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Care for the Planet

Care for the Planet.. look after your community and the world.  Make small changes to your life that will reduce your energy use, recycle more, leave the car at home, use low energy light bulbs, small steps to a greener life can make a difference.

Click here for some other suggestions of how you can Care for the Planet.

Find out about the other Six Ways to Wellbeing:

Care for the Planet 10 Quick Tips


Kent Countryside Partnerships are running some amazing projects across Kent and Medway to help people make the most out of their wellbeing.  Getting involved in a Countryside Partnerships project is a great way of getting all of your Six Ways to Wellbeing in one go, find out more about how Kent Countryside Partnerships work in the film below:

To find out more about the great Kent and Medway Countryside Partnerships  and how you can get involved to improve your wellbeing go to: www.kent.gov.uk/about-the-council/partnerships/countryside-management-partnerships 


Tunbridge & Malling undertook a local litter picking Womblethon in Aylesford! With a great group of volunteers from MCCH Litter Picking in AylesfordTuck By Truck, Peter and the Kent Community Wardens of Tonbridge and Malling. The rolled up their sleeves and organised some local litter collections which (shockingly) resulted in an estimate of 20 sacks of rubbish just from Mills Road and Lake Road in just 2 hours!

It’s a great example of a local project making a real difference they gave their time, connected with others, took notice of their surroundings, had a good workout, honed their litter picking skills and showed they love where we live by caring for the environment… brilliant!


“It’s quite nice to take what was a tree, that fallen tree over there, and recycle it into something functional.”

Simon is a volunteer at Newington Big Local and is helping to give Newington copse a makeover.  He uses bits of wood and stone to create beautiful structures, including a butterfly house, wishing well and arbour.  Watch him here:

By caring for the environment, Simon’s also improved his own wellbeing: “I find it therapeutic, no stress down here.  And I find I can do things now that I couldn’t do a year ago and it helps.


Go down to the wood in Newington and you’re in for a bit of a surprise!

If you go to the copse near Newington Community Centre, you’ll see a group of builder’s trugs and big wooden cubes with potatoes and onions growing out of them. They’re a bit unexpected because they’re in the middle of a patch of woodland and they seem to be doing nicely in the shade. Go a bit further, and you’ll come across a huge poly tunnel, full of gardening equipment and seedlings.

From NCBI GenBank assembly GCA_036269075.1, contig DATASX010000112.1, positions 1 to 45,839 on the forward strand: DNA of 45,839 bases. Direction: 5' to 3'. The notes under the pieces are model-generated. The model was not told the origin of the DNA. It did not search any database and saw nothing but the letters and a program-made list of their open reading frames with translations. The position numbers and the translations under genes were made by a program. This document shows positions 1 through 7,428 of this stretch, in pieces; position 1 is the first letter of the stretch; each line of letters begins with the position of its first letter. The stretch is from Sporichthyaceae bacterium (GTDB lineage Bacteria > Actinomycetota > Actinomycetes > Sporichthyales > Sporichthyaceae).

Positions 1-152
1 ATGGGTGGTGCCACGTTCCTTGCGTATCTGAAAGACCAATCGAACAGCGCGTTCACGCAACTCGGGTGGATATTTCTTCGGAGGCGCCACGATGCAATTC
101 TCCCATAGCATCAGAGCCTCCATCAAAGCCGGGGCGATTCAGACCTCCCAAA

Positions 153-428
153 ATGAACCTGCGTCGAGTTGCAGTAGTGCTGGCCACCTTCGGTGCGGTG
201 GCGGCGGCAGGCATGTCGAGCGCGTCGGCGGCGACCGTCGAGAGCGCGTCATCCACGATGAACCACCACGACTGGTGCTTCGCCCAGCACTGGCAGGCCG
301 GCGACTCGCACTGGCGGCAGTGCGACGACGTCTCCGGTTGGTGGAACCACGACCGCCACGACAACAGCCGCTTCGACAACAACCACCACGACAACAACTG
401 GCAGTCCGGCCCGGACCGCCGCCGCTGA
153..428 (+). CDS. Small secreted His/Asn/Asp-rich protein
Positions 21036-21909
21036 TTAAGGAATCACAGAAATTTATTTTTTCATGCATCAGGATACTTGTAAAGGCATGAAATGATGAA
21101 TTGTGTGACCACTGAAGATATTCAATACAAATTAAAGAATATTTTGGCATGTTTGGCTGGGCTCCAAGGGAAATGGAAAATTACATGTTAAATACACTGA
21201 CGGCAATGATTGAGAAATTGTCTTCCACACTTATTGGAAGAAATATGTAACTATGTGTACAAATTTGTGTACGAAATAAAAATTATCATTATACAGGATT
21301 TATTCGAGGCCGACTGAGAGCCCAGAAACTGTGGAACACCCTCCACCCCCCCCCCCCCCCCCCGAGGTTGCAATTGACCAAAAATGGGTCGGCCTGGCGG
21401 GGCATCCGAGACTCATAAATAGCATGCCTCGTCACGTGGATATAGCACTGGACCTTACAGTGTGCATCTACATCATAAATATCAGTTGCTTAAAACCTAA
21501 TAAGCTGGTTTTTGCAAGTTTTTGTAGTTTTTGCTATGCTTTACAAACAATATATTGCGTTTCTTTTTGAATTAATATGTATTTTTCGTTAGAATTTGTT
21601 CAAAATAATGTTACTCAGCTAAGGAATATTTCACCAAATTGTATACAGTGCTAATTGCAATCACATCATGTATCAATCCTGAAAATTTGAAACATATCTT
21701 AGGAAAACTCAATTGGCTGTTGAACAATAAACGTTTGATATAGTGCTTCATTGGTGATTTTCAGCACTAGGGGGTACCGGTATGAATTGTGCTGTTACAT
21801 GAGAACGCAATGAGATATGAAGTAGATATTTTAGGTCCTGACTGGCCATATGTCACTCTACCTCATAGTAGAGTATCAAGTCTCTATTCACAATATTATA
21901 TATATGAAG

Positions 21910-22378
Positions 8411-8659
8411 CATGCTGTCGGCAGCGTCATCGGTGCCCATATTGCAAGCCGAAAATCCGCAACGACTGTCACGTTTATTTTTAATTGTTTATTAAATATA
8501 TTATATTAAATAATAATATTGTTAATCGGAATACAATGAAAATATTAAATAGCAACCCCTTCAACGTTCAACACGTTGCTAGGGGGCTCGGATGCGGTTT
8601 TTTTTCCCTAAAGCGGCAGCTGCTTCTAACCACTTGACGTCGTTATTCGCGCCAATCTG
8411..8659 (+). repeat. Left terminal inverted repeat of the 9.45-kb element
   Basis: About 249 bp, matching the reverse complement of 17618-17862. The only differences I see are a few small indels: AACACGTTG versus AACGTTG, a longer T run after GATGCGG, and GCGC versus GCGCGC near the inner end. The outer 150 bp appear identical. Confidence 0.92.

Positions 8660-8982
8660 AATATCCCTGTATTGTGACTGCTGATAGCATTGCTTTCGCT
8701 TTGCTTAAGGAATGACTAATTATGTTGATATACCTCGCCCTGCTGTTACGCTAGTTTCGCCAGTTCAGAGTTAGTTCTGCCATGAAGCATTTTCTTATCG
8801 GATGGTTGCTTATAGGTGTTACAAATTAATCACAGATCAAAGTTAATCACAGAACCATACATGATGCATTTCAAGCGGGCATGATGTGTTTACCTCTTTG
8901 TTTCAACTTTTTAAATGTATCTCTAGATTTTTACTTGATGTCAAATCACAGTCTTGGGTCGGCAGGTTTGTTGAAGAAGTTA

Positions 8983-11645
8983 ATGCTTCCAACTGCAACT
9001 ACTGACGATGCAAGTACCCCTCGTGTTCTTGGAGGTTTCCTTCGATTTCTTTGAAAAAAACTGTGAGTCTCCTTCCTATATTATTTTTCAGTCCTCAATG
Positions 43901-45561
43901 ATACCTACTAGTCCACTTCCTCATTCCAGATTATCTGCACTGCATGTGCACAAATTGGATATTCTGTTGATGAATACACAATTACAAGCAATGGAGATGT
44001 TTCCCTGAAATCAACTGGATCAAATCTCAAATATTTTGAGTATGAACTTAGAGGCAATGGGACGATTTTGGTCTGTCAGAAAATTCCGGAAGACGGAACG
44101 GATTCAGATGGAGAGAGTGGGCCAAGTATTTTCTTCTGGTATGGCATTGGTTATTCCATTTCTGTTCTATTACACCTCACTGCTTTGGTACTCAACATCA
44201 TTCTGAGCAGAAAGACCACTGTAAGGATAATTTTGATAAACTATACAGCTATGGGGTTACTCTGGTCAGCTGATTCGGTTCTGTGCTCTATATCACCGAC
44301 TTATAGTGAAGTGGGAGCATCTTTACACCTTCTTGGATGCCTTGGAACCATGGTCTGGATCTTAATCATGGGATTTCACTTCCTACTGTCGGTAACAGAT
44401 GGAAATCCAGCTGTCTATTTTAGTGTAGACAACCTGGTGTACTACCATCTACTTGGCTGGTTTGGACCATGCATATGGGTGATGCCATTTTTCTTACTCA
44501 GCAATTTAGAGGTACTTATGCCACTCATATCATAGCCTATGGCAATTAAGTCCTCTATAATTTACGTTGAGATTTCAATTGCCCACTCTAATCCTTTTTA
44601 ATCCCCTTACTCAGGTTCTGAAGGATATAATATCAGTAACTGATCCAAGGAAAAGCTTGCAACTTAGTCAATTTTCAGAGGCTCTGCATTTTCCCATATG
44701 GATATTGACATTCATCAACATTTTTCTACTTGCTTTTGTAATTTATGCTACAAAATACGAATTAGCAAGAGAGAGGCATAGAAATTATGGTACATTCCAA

Dave Veg Cubes Care Six Ways to WellbeingThey’re the beginnings of the Newington Veg Cubes project, created by members of Newington Big Local one of our Wellbeing Trailblazer Groups.  Over the next year, residents plan to grow veg in little pockets of land across the estate, where people can forage for food for free.

It’s early days but the gardening bug is already spreading. Students from Marlowe Academy are creating their own veg and flower garden in what is known as ‘welcome land’, on the entrance to Newington.  There’s another site planned for the area’s ‘Secret Garden’. (We’d tell you more, but it’s a bit hush hush…)

One activity.  Six ways to wellbeing.  That’s good value!

Dave Care Six Ways to WellbeingDave Cloves is Newington Big Local’s Chairman and being involved in projects like Newington Veg Cubes has made a huge difference to his wellbeing and that of other residents:

Be Active: Dave is happy to rise and shine for the sake of the plants: “It makes you want to get up in the morning a bit earlier.  Like yesterday morning, I came down here with the bottles of water to make sure that they’re all OK.  And this was at 6 o’clock in the morning, rather than rolling over and saying, “I’ll  do it later, it’s Sunday morning.”

Keep Learning:  He’s also picked up a lot about what grows and what doesn’t.  “You live and learn don’t you?  The potatoes are doing well and they’ve had minimum.  You know, you don’t have to tend to a potato, just make sure it’s happy and watered.”

Take Notice:  It’s very restful pottering amongst the trees and Dave enjoys spotting opportunities for sowing seeds, however unexpected:

 “It could be an old pair of boots that you don’t use.  Fill it up with compost, plant it out, there you go, you’ve got something that’s going to grow you some food and not cost you anything.”

Connect, Give, Care:  volunteers also get to know their neighbours better (Connect), have the satisfaction of producing something that others can use (Give) and, as Dave points out, the whole area benefits (Care): “With Newington being a highlighted area of deprivation and, in one of the many studies that almost come out daily, we noticed that of our 5 a day, Newington was doing 2 a day.”

“So there was obviously room for improvement.  And one of the things that was being a barrier was the financial aspect.  Okay, it costs you say a pound or so to buy a ready meal, but does it actually fill you up and is it actually good for you? So we said, “Hang on, is there another way we could do this?  And is there a way we could do it without it costing any money whatsoever, apart from some packets of seeds?”

“I’m proud of the whole thing.  The whole putting it together and seeing these crazy ideas come out and, it might just work you know.”